Red Flags for Managing Better


Managers lead, supervise, mentor and motivate others. Their skills and knowledge have huge influence in your organization’s effectiveness. Minimizing workplace stress, supporting productivity and high performance in your organization requires capable management.

What does poor management look like? To avoid it, and to support talent development, it’s helpful to recognize misbehavior.

This list of seven  general symptoms below isn’t exhaustive, but can signal when feedback, training, further education or changing staff is necessary. In this post and my next, I  describe behaviors and a  “red flag” in bold face copy.

1. When asked about a colleague’s new title and responsibilities eyes roll. An unprompted extensive review of a senior executive’s incompetence. Comments on (or participation in) a workplace romance between staff – one supervising the other. Gossip about or sponsorship of an unqualified friend  who “got in” as a new hire. This behavior kills morale and pollutes culture. Red flag: Focused on and feeds politics.

2. Berating, belittling, threatening and irate stream of consciousness comments to subordinates or colleagues. This way of communicating generates interpersonal friction and resentment. Red flag: Abrasive communication.

3. Unwilling to distribute responsibilities and develop others. Controlling all assignments and micro-managing others is  a sure way to demoralize staff. Red flag: Won’t delegate.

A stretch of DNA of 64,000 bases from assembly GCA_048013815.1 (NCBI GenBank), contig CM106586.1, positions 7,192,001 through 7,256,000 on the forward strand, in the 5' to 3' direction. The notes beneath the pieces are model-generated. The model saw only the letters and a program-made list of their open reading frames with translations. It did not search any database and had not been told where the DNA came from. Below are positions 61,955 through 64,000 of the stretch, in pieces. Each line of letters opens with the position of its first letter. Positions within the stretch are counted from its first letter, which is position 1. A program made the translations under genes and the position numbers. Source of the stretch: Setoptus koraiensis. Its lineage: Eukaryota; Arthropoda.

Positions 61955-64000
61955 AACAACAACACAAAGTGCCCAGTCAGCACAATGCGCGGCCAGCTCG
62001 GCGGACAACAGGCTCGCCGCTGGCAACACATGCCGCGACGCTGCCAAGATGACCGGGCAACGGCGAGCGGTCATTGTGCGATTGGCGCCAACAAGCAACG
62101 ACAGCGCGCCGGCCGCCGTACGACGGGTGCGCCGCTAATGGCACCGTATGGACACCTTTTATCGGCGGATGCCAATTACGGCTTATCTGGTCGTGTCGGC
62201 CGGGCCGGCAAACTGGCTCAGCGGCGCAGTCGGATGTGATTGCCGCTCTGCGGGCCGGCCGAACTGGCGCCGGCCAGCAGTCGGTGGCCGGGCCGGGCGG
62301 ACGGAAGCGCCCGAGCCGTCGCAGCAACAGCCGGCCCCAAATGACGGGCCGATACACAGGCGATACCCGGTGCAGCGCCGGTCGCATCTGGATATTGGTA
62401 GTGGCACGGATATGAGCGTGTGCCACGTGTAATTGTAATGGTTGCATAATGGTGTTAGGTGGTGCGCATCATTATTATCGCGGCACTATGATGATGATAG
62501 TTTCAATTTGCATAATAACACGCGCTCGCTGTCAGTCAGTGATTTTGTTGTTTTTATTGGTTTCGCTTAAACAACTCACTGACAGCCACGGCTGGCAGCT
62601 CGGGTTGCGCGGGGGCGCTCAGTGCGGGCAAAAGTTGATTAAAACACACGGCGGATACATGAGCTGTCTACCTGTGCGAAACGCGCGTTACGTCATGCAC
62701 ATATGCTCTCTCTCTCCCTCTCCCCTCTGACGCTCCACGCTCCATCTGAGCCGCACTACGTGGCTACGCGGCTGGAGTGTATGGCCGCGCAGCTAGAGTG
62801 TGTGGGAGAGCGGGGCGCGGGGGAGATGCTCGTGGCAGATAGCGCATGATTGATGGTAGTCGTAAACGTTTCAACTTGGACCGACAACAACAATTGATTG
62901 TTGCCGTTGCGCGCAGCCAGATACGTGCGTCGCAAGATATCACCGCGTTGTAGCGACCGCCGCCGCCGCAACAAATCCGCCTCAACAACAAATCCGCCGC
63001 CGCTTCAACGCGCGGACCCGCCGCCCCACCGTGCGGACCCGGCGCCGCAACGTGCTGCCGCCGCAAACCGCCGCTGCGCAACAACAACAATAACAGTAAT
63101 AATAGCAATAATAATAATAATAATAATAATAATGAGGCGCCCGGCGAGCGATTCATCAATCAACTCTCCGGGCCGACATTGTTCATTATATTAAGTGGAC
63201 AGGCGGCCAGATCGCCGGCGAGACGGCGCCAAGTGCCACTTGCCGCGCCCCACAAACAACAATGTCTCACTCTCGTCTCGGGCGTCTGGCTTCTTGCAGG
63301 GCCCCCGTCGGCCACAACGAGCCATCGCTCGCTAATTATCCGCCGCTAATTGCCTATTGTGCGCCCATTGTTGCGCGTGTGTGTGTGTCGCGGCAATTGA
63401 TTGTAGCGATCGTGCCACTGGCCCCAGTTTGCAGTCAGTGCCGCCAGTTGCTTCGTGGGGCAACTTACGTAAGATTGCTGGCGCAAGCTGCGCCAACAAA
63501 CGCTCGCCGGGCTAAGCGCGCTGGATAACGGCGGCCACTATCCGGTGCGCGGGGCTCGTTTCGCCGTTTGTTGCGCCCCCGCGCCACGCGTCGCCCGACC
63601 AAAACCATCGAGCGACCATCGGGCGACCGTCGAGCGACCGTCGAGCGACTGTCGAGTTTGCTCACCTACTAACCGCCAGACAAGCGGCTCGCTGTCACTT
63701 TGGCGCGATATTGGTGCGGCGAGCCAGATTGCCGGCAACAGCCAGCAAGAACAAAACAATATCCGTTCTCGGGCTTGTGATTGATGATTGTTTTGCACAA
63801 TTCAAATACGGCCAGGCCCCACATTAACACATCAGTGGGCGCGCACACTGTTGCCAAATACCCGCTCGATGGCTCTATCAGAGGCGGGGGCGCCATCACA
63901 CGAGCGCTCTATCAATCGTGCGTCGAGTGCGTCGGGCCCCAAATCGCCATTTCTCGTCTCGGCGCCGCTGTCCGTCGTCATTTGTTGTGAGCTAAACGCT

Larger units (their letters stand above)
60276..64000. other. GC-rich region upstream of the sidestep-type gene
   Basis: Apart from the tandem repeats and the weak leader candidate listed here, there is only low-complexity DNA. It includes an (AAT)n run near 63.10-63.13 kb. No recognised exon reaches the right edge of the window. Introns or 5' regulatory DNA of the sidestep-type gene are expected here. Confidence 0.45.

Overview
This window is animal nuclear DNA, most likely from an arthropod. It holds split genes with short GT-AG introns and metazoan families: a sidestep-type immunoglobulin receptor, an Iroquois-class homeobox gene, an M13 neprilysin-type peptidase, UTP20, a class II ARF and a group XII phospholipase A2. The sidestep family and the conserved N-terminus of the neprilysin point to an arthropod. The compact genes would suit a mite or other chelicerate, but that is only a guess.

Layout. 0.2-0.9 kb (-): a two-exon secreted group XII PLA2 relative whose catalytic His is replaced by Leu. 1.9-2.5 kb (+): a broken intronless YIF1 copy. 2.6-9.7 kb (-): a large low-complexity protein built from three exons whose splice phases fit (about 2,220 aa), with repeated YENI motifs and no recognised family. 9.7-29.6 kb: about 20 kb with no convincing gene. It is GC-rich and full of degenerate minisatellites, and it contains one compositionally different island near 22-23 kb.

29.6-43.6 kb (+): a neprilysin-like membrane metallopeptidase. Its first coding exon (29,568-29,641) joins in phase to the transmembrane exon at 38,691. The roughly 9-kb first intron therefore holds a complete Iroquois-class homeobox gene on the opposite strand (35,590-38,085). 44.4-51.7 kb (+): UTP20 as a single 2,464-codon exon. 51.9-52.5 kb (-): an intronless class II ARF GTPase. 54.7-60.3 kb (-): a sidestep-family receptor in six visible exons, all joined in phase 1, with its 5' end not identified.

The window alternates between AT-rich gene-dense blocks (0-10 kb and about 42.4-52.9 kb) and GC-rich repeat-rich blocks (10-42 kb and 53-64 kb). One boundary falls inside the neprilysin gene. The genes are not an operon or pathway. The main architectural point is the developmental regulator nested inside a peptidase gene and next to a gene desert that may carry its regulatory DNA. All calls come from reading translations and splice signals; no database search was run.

4. Grabs credit and blames others. Rarely shows interest or interaction with staff or colleagues but spends nearly all their time with a boss or those at the top of the organization chart. Red flag: Only manages up.

5. Operating one step from disaster and running from fire to fire is exhausting and unnecessary. Priorities, goals, and time management are crucial to guide others. Red flag: Little or no anticipation.

6. Collects informatin but acts paralyzed. The manager won’t take action or own choices. Wishy-washy avoidance earns little or no respect from team members. Red flag: No ownership and indecisive.

7. Hubris and self-absorption are both  unattractive and toxic to learning. They also preclude managing a team or function that involves others. Few or no questions. Red flag:Knows everything.

If any of these signals are present in  your workplace, take corrective action. Consistently provide explicit instructions on the right attitudes and actions. And, most important, model  expectations daily. (See the following post for more common red flags!)

Lisa Wyatt, Ed.D. is chief strategy officer and partner in Phillips Wyatt Knowlton, Inc. PWK is a performance management resource for systems and social change with clients worldwide. Lisa has cross-sector and international experience. She is an author and W.K. Kellogg Leadership Fellow. See:



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